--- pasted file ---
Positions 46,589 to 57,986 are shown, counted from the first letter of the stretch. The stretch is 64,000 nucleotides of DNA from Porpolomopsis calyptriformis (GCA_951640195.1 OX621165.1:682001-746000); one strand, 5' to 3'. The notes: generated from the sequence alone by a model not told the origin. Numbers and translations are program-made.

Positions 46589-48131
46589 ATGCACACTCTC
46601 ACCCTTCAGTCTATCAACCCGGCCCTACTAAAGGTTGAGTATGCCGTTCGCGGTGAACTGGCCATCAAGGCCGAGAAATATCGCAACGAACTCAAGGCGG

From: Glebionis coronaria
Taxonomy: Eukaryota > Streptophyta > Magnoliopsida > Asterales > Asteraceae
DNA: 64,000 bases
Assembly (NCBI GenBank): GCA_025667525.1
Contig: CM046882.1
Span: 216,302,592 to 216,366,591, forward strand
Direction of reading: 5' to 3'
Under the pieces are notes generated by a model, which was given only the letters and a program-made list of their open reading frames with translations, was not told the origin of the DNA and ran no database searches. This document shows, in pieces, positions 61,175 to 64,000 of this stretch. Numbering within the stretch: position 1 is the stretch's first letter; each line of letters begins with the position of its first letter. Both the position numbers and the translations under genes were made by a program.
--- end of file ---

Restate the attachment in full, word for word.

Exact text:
Positions 46,589 to 57,986 are shown, counted from the first letter of the stretch. The stretch is 64,000 nucleotides of DNA from Porpolomopsis calyptriformis (GCA_951640195.1 OX621165.1:682001-746000); one strand, 5' to 3'. The notes: generated from the sequence alone by a model not told the origin. Numbers and translations are program-made.

Positions 46589-48131
46589 ATGCACACTCTC
46601 ACCCTTCAGTCTATCAACCCGGCCCTACTAAAGGTTGAGTATGCCGTTCGCGGTGAACTGGCCATCAAGGCCGAGAAATATCGCAACGAACTCAAGGCGG

From: Glebionis coronaria
Taxonomy: Eukaryota > Streptophyta > Magnoliopsida > Asterales > Asteraceae
DNA: 64,000 bases
Assembly (NCBI GenBank): GCA_025667525.1
Contig: CM046882.1
Span: 216,302,592 to 216,366,591, forward strand
Direction of reading: 5' to 3'
Under the pieces are notes generated by a model, which was given only the letters and a program-made list of their open reading frames with translations, was not told the origin of the DNA and ran no database searches. This document shows, in pieces, positions 61,175 to 64,000 of this stretch. Numbering within the stretch: position 1 is the stretch's first letter; each line of letters begins with the position of its first letter. Both the position numbers and the translations under genes were made by a program.